Archive for February, 2011

Pruning Time – Step 2

Wednesday, February 23rd, 2011

Prune Early – But…………………Not Too Early

It is important to get newly established trees off to a good start, phenologically speaking. That’s a pretty good two dollar word to describe their proper (normal?) shaping development, which is what you need to accomplish with early pruning. In fact, dealing with young trees may be the highest priority for your particular yardscape, if you do not have any hazard limbs or branches to take care of. However, it may not be necessary to start early pruning during the first or even second year after establishment, because the tree may need all the leaf surface it can get in order to foster good root system development. So, early pruning during years one and two should be very light and deal with only broken or dead limbs. Usually, early pruning, for shaping and development can begin in year three, and should concentrate on getting the branching development starting in the “right” direction for the species. Cross branching, bad angles, and other future problems can be shortstopped before the branches and limbs get too large in size; which makes them much more difficult to remove and potentially more injurious to the tree. Presented below is a  drawing from the National Arbor Day Foundation that pretty well summarizes early pruning guidelines.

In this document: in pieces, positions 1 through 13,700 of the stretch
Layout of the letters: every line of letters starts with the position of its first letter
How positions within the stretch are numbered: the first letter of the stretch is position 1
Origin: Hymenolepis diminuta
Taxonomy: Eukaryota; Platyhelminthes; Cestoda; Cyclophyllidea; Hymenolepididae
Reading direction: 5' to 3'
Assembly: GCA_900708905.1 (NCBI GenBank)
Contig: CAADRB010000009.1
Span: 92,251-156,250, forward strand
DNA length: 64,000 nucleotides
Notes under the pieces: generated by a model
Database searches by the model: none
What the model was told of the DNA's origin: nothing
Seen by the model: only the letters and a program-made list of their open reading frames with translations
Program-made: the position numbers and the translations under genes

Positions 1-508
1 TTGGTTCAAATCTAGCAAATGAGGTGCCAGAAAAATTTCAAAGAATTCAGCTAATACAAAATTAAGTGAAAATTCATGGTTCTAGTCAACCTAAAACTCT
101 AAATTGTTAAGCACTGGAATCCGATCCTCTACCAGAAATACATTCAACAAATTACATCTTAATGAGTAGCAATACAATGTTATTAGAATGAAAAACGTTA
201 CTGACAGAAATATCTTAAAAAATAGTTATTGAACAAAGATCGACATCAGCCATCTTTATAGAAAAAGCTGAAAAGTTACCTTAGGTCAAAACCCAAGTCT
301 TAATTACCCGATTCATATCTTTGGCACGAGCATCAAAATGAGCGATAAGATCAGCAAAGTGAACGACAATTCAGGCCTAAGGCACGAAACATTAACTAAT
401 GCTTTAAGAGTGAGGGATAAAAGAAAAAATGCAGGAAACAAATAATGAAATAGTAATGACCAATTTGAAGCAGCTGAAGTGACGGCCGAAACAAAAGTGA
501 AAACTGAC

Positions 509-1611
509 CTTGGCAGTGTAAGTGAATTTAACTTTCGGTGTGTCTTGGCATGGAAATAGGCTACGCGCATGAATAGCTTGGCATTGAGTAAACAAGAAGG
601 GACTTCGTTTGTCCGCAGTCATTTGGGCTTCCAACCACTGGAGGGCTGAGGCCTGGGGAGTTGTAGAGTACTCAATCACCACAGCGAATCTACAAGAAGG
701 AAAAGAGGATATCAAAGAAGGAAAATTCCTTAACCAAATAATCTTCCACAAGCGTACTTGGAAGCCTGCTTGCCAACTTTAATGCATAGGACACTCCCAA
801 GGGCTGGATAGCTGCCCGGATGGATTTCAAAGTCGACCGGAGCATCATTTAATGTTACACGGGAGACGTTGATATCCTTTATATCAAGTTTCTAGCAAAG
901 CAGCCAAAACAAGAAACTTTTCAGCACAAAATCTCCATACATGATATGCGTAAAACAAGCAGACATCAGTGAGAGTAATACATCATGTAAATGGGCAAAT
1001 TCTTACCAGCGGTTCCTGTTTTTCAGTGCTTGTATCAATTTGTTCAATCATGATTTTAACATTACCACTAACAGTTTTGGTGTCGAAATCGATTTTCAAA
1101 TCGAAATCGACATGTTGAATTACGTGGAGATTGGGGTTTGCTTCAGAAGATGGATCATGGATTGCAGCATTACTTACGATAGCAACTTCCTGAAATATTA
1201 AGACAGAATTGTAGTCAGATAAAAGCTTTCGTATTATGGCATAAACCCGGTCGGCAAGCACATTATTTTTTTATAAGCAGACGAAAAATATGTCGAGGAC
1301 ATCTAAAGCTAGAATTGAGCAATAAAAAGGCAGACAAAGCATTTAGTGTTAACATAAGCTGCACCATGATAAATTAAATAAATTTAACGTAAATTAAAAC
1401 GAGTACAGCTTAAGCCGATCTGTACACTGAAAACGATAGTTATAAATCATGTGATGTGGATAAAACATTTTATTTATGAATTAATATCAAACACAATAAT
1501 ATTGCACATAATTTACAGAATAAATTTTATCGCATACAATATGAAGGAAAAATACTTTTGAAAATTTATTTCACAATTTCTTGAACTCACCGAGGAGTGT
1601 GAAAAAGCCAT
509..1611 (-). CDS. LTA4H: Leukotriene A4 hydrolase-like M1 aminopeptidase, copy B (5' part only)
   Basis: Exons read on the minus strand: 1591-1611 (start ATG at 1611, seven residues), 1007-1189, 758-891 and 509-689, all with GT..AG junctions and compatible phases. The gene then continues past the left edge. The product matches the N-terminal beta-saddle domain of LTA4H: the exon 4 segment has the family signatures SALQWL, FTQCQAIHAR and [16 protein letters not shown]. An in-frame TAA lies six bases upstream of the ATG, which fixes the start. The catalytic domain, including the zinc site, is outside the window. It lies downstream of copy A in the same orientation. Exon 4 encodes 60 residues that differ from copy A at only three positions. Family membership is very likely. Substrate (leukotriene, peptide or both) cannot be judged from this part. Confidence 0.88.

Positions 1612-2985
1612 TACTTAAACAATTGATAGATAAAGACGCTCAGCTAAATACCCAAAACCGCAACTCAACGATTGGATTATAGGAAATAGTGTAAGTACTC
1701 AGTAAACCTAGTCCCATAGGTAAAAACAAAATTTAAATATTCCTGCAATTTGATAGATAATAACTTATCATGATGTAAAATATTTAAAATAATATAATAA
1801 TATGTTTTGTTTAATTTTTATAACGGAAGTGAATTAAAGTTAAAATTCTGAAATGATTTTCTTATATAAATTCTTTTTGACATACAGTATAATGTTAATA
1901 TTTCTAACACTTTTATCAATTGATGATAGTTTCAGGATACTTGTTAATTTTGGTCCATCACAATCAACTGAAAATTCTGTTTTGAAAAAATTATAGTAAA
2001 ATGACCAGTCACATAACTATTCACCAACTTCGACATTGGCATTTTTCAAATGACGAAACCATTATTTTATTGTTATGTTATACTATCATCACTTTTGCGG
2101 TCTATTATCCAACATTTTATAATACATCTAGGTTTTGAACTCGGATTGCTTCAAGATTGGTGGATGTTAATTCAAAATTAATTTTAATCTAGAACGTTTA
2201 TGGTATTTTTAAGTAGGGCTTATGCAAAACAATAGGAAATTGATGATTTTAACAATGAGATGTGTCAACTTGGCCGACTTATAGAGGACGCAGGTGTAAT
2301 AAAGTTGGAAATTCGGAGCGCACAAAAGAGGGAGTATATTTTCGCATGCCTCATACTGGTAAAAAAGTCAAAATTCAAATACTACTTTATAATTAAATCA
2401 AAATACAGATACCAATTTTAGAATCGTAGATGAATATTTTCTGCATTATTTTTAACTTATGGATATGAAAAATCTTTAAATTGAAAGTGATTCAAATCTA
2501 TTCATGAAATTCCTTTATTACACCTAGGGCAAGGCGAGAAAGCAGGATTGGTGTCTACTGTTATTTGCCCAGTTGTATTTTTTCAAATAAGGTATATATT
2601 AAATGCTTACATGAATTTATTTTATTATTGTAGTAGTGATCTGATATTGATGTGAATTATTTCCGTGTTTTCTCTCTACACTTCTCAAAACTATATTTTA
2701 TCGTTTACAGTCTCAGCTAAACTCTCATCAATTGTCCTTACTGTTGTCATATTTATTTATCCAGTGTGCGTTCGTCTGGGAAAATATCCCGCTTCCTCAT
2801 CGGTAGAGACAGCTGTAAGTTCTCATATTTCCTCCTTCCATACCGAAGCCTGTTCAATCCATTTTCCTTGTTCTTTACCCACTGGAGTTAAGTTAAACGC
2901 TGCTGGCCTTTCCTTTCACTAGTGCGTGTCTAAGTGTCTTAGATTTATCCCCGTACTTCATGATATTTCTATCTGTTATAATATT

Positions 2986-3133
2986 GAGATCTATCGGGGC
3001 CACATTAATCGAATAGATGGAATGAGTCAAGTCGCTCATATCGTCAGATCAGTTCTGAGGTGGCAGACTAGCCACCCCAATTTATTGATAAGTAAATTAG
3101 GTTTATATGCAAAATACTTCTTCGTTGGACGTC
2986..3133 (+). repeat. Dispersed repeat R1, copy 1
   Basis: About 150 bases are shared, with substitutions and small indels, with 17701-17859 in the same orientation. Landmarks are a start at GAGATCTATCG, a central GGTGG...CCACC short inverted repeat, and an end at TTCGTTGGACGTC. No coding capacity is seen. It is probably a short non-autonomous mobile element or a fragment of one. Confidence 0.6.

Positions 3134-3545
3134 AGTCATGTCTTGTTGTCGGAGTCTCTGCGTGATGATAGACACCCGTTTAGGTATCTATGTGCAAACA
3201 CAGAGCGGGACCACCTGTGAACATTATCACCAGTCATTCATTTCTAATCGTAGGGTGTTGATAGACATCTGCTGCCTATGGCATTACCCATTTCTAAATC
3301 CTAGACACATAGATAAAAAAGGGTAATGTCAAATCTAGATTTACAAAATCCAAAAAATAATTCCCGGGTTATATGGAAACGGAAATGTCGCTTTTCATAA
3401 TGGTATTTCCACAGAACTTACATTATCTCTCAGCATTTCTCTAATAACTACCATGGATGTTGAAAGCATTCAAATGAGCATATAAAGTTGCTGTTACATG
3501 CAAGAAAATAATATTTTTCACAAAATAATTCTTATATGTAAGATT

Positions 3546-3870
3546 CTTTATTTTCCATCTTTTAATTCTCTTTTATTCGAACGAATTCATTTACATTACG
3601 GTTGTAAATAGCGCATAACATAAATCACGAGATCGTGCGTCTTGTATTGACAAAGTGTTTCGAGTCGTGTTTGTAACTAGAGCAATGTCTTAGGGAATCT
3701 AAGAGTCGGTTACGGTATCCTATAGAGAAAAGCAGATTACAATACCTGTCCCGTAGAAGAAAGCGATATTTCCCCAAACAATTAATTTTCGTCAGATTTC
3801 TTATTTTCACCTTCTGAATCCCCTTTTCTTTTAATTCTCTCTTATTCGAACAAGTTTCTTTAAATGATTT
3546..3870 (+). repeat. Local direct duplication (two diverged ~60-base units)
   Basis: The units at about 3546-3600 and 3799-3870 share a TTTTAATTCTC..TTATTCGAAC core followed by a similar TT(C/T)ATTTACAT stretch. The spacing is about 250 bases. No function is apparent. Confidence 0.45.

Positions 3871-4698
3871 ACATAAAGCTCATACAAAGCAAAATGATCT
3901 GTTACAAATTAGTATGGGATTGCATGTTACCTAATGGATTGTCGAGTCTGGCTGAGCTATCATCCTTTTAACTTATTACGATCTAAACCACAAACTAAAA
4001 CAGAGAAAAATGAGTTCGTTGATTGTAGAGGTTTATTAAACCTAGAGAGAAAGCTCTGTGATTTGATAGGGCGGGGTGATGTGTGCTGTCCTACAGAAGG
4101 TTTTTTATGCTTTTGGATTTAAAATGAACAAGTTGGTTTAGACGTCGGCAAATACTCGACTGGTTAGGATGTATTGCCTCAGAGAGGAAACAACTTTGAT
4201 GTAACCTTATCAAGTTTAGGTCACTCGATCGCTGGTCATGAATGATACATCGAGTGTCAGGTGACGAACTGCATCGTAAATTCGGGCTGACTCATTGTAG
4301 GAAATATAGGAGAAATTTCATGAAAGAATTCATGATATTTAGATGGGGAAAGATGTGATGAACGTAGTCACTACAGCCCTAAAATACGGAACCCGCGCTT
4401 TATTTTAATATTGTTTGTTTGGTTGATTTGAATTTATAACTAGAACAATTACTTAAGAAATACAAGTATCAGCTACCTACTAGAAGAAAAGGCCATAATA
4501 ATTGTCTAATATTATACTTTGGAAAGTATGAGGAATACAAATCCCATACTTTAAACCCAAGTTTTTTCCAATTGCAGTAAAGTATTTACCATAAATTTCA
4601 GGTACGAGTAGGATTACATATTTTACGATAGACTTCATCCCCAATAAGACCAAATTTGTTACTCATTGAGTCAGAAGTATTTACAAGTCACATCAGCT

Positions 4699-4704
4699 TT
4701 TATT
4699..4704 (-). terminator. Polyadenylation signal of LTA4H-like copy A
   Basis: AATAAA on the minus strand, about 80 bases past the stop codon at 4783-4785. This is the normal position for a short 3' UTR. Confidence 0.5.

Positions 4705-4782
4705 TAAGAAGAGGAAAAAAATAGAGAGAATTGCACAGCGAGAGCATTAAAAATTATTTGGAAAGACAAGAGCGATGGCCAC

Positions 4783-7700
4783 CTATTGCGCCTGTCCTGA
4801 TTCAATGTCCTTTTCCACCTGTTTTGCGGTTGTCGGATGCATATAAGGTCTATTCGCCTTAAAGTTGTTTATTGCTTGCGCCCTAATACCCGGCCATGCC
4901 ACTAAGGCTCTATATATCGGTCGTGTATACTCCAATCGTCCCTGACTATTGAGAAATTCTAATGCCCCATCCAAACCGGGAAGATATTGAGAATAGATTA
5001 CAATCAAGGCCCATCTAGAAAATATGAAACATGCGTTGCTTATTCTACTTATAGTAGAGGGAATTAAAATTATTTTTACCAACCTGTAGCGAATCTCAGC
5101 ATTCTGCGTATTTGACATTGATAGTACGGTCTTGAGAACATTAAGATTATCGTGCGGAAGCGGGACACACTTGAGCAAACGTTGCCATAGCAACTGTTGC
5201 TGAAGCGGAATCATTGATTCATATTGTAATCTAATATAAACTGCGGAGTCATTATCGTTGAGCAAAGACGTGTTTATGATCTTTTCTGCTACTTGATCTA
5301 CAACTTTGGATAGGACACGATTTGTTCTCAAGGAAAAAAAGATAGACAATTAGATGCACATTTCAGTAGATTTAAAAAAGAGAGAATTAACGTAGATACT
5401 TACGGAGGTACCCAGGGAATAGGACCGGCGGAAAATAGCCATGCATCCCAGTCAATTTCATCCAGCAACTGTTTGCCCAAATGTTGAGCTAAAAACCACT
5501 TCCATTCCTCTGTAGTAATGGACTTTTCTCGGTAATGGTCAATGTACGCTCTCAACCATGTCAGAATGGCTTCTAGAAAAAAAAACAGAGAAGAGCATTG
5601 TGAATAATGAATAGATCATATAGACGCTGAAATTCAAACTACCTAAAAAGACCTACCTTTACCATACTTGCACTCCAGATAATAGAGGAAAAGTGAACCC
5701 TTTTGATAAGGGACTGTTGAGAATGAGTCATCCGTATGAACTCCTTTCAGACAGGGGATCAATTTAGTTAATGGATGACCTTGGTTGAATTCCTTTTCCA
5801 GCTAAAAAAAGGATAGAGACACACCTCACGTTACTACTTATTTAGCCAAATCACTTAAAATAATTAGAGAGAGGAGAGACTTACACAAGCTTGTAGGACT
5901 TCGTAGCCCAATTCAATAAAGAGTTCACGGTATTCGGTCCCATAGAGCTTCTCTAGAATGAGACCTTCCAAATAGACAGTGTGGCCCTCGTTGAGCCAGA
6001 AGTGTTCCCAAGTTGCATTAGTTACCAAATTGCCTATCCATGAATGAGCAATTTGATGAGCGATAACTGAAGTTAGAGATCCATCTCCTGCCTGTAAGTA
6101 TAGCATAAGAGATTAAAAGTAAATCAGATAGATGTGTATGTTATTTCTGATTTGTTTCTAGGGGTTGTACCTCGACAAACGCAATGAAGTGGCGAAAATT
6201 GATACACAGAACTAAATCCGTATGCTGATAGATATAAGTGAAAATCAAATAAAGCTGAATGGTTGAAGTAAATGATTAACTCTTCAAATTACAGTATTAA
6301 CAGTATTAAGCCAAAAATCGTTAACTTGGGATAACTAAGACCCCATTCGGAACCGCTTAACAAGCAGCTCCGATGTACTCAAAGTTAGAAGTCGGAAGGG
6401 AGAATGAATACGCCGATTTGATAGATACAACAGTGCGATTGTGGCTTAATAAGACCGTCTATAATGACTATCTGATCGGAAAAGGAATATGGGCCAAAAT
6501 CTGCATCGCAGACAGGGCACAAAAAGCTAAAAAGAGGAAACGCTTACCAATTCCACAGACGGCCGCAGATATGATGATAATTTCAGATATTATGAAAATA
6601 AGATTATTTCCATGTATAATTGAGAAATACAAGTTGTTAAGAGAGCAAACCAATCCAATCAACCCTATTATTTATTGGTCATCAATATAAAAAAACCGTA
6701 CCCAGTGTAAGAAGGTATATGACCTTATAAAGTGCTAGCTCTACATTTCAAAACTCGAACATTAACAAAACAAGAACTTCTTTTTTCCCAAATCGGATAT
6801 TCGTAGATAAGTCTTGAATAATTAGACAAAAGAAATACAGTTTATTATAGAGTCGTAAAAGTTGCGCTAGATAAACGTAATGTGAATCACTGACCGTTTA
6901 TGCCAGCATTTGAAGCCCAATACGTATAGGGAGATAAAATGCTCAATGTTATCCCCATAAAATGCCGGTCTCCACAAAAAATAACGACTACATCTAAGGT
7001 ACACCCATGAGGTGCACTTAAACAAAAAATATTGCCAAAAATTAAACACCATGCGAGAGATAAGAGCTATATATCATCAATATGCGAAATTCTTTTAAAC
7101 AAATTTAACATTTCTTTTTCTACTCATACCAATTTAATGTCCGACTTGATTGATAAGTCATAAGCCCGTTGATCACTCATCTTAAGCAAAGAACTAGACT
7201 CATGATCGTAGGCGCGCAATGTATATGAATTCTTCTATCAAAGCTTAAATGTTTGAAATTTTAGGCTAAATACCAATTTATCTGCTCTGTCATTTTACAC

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Pruning Time – Step 1

Wednesday, February 16th, 2011

(Click on images to enlarge)

The nearly two feet of snow in my front yard is nearly all gone, except for the piles where it was shoveled off the driveway and sidewalk, and the temperatures have started to moderate. It was 60 degrees last Saturday! The change in weather, from the first two weeks of February, have made me realize that the best time of year for pruning landscape trees is rapidly approaching (i.e. late February through March). Of course, you can prune almost any time of the year, if done correctly and prudently, but now is the best time to rid your trees of those errant branches – before the spring growth flush begins. Plus, it’s not too hot for working outdoors. I know talking about hot outdoors right now may make you laugh, but it won’t be long until we’re complaining about the heat, with about the same fervor we’ve complained about the snow and cold. It’s going to take me a while before I complain, however.

Before you rush to the garage or tool shed and grab your pruning tools, please step back and do a little preliminary thinking and planning. It will make your pruning task(s) much easier and efficient once you start clipping and sawing.

Step One – of course, you have already completed your identification of those branches that need to be removed from which trees. If not, get to it before you even think about getting out the olde loppers. In a previous blog, I indicated what kinds of problem limbs you should target. Check back if you don’t remember.

In addition, I also recommended taking care of your tools before storing them for the winter. Cleaning off dirt, sharpening edges and teeth, replacement of handles and/or worn out implements, buying a new pair of work gloves or safety glasses, etc. can make your pruning work much more pleasurable and efficient since you’re not stopping to do these maintenance chores once you get started. Also, most important, make sure you have the right tools for the job(s), and make sure they’re ready to go.

Get ready!